Steyn, M. (2015). Processes of identification and disidentification in performing artists: A transpersonal perspective [Unpublished Master’s thesis]. Alef Trust & Middlesex University.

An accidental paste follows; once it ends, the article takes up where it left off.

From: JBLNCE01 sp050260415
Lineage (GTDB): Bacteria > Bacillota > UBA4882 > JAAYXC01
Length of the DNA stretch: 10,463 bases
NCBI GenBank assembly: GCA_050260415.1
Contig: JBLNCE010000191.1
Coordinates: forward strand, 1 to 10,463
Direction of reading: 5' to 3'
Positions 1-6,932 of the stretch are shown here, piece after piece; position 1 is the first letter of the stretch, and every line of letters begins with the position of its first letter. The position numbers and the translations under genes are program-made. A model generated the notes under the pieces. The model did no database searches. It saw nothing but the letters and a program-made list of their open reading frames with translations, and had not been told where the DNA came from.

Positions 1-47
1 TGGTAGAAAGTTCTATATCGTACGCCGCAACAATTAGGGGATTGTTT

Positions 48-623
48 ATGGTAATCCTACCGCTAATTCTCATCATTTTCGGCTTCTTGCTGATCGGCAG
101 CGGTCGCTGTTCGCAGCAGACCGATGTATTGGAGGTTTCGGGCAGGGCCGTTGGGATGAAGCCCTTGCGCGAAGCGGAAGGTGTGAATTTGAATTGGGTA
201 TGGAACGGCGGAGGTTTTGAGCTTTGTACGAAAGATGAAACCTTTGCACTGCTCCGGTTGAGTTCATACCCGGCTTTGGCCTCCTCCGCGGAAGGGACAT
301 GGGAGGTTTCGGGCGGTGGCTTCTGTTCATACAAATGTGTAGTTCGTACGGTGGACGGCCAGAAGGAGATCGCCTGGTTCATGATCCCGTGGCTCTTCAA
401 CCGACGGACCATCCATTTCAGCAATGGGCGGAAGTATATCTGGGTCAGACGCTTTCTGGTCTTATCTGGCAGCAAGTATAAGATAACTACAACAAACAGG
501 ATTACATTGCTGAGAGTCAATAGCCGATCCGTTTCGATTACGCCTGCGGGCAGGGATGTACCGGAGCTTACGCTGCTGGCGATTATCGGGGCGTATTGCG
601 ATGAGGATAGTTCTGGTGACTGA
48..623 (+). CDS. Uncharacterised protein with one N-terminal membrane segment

Acting involves complex psychological processes. Performing artists often connect with varying degrees to the characters they portray, and the relationship between actor and character can be transformative and lasting. The dynamics involved in processes of identification and disidentification for actors have not been widely researched and documented, and begs further inquiry for both for the actor’s understanding as well as those who work with actors. Intrigued by processes of identification and disidentification, I set out to map these processes. By referencing existing literature from influential theatre figures such as Stanislavsky and Grotowski, and psychological literature that looks at identity aspects in performing artists, I was able to compare these views with the data I collected from a group of performing artists. By making use of Grounded Theory (Corbin & Strauss, 1990), I analysed the data. The first and second round of interviews saw students from the Tshwane University of Technology Drama Department engage with various questions to get to the underlying issues of identification and disidentification. Transpersonal exercises were also introduced to map these experiences against the academic literature, and a third round of interviews was introduced, seeking to clarify concepts from the initial analysis. It appears there are distinct processes of identification of the self-concept that take place in performing artists, especially in instances where they are required to deliver emotional challenging characters or performances. These experiences can be recognised by their transformational and lasting effect on the actor. Aspects of identification were observed primarily in four areas: identification of the actor with the character; identification of the actor with the audience; identification of the actor with the ensemble; and finally identification of the actor with the superconscious. These areas can also overlap or sometimes take place simultaneously. For the purpose of this study processes of identification and disidentification were mapped and evaluated against how they impact the actor’s ability to deliver a compelling and authentic performance.





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